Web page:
Mental Health, Migration and the Chinese Mega-City
The growth of Chinese cities, accelerated by internal migration, poses considerable challenges for urban citizens. Mental health, Migration and the Chinese Mega-city looks at the complex issues facing migration populations in Shanghai, in particular access to public services, and their implications for mental wellbeing.
Drawing on a review of the existing literature and an extensive process of first-hand data collection through interviews with migrant residents in Shanghai, the project will develop a detailed street-level picture of urban life for the city’s migrants. Bringing together a multi-disciplinary team of researchers, the findings will integrate the fields of mental health and urban studies, significantly expanding current knowledge on the links between cities and mental illness.
The outputs of the research will support the development of targeted policies to improve mental health outcomes in today’s cities, with relevant findings for other countries experiencing similar challenges.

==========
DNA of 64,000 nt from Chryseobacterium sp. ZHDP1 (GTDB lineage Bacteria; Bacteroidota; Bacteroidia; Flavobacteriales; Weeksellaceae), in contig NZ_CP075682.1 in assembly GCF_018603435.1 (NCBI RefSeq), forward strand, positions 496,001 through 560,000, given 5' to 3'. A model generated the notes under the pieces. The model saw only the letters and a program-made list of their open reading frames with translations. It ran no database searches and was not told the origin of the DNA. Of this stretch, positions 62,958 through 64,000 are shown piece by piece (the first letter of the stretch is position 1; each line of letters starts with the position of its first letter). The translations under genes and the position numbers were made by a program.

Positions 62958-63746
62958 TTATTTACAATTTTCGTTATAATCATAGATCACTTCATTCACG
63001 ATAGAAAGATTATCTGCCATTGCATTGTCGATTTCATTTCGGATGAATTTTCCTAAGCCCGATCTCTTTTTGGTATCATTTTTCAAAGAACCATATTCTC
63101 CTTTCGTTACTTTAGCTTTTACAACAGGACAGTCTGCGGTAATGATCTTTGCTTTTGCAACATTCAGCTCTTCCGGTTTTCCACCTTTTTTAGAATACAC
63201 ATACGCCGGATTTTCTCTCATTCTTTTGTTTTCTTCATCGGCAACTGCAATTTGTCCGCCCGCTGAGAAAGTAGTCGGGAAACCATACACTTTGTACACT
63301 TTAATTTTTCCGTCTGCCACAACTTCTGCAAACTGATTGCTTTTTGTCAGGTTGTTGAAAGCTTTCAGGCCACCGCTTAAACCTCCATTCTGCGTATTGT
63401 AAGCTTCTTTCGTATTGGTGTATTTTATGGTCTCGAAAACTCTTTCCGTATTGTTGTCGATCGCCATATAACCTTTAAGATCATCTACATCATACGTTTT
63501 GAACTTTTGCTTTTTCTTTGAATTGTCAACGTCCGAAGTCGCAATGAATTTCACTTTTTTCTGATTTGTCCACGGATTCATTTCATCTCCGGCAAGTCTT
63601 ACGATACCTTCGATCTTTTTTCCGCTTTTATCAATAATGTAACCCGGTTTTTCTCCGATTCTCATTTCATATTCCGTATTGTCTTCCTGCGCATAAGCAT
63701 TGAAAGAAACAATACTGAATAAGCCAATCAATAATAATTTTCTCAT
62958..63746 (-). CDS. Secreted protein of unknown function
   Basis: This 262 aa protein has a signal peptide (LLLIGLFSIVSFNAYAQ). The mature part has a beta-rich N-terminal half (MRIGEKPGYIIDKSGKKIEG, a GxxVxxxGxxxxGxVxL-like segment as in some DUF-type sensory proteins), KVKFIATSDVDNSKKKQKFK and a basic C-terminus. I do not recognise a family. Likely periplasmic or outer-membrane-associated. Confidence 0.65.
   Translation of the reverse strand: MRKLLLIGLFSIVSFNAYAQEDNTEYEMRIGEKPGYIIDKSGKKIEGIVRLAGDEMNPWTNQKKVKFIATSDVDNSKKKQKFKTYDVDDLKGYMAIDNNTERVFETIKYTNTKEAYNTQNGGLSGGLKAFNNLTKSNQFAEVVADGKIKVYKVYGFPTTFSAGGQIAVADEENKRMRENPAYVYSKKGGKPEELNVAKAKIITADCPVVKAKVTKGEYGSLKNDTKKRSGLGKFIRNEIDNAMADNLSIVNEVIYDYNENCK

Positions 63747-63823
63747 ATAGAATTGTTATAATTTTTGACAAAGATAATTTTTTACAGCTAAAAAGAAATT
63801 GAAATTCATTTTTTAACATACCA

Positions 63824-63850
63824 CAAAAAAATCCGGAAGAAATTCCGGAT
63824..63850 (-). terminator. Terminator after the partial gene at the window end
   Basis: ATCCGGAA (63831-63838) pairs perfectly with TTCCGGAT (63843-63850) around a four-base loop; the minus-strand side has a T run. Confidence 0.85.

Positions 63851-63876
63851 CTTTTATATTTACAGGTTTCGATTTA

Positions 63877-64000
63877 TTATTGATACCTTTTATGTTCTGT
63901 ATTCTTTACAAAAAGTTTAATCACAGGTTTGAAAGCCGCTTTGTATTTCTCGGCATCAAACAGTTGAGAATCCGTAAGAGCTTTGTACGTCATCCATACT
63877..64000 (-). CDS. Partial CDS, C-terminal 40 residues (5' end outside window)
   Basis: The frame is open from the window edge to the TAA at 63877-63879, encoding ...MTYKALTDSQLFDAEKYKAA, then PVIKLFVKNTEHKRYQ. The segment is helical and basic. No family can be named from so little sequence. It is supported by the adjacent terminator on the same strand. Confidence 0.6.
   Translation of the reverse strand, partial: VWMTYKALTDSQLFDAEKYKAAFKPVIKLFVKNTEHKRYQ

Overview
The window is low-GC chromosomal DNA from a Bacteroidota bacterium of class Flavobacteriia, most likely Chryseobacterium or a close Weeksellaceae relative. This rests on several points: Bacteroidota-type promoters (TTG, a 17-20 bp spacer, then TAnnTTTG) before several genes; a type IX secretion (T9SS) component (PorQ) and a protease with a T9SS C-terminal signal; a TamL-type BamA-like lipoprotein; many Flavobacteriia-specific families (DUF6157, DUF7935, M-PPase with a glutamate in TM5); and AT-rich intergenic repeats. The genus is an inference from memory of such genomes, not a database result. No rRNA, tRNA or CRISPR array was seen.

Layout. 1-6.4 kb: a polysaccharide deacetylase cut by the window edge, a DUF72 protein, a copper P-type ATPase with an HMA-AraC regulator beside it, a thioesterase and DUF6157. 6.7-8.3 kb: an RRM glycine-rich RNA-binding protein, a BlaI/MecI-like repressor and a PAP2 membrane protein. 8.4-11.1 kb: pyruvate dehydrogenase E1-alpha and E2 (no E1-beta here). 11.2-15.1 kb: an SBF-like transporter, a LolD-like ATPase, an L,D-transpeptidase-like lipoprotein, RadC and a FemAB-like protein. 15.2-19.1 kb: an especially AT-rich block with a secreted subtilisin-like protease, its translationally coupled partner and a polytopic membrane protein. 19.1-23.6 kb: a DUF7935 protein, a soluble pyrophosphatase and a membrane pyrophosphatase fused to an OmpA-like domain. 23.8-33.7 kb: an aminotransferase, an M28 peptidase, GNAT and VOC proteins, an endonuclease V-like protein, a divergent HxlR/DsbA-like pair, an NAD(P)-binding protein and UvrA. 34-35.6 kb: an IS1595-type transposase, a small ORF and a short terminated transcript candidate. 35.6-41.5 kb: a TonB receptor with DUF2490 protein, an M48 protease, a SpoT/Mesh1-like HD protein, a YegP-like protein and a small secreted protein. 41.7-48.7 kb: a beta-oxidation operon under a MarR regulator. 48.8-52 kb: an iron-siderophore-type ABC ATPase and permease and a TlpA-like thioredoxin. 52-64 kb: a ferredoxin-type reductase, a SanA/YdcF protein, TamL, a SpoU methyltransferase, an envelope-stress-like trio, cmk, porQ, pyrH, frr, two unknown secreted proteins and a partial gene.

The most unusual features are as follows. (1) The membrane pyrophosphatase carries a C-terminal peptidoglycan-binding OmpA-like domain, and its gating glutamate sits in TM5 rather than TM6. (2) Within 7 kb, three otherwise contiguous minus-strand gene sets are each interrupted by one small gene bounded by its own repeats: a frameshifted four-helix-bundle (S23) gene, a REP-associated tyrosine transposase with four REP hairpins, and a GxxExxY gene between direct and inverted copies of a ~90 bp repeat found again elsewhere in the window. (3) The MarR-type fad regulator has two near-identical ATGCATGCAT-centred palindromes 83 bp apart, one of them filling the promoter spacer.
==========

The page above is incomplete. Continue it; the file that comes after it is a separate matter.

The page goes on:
Mental Health, Migration and the Chinese Mega-city project update (January 2016 – January 2017)
Nick Manning (Principal Investigator, Professor)
Ash Amin (Chair)
Anna Boermel (Lecturer)
Des Fitzgerald (Co-Investigator)
Fu Hua (Professor and Deputy Dean)
Gao Junling (Lecturer)
Dai Junming (Associate Professor)
Nikolas Rose (Professor)
King’s College London
Shanghai Jiao Tong University
Detailed historical, sociological and ethnographic survey of migration and mental health in Shanghai.
Series of publications, including think pieces, policy briefings and a review paper.
Major end-of-project conference in Shanghai to disseminate research findings.
The Urban Brain at the Brocher Foundation
25 February 2019
Living through uncertainty – experiencing urban transformation in a migrant neighbourhood of suburban Shanghai
5 April 2018
Urban transformations in China
22 September 2016